New developers Guerilla Cambridge – formerly SCE Cambridge and now a subsidiary of Guerilla Games – have made a fair bit of noise about the overhauled weapon loadout, and with good reason. There is a huge selection of guns, body armour, gadgets and explosives on offer in Mercenary, all purchasable through black market terminals with cash earned for completing missions, successfully meeting secondary objectives and committing good, old-fashioned murder. Head shots, long range kills, stealth takedowns and multiple kills earn in-game currency that Danner can spend with the fence known as Blackjack to refill ammo and explosives and buy new toys. Loadouts can be swapped out at any of these terminals mid-mission, though you can still salvage ammo from dead enemies.
The guns themselves seem to have been tweaked, too. Killzone 3 was no slouch when it came to meaty, impactful weaponry, but there’s something about Mercenary that feels incredibly brutal. Equipping the shotgun is a cathartic joy, the boom and blast of each close-quarters kill translating through the Vita and making every second an exhilarating rush. The gun sounds are spot-on, and played with headphones the audio direction is amazing; Helghast shout orders to one another, reacting to your actions, simple grenade explosions rattle the entire gameworld, and the metallic chirrup of machine gun fire echoes around the bronze walkways to immerse you completely in every firefight.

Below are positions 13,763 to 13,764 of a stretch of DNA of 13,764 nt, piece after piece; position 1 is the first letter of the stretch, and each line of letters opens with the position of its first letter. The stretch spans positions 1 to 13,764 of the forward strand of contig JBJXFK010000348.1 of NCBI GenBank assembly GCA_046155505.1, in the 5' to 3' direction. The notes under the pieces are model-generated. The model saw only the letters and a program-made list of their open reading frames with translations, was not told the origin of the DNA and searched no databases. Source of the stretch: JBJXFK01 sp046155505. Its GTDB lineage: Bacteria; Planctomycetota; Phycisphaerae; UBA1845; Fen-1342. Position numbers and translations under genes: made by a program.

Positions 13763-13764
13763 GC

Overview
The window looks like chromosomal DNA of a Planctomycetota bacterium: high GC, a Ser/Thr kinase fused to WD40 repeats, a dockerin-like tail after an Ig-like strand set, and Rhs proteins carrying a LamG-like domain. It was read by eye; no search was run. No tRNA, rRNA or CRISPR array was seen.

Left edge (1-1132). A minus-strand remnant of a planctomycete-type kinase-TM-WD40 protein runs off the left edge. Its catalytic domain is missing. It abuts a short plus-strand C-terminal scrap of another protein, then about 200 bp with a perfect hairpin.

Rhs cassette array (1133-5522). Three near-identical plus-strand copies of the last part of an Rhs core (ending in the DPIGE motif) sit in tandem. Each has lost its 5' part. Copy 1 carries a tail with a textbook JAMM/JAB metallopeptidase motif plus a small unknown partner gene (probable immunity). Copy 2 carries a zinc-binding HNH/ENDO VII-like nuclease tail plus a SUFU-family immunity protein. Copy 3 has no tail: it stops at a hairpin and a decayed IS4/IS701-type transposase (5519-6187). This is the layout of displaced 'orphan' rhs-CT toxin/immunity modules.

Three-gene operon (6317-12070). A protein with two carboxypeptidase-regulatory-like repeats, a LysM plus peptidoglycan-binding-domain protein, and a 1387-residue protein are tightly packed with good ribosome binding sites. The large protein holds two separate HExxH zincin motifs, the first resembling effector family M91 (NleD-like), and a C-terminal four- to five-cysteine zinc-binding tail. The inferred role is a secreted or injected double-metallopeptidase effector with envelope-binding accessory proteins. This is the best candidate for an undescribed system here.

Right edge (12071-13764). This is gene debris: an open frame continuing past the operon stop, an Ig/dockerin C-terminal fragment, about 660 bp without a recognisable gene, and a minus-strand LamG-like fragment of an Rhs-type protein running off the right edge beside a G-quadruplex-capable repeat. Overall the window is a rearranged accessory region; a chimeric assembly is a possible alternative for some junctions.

Getting up close and personal with an enemy allows you to either hit triangle or tap the screen for a violent melee kill, activated by swiping the screen in accordance with a guidance arrow. There appear to be over half-a-dozen different melee animations and each one is reassuringly nasty.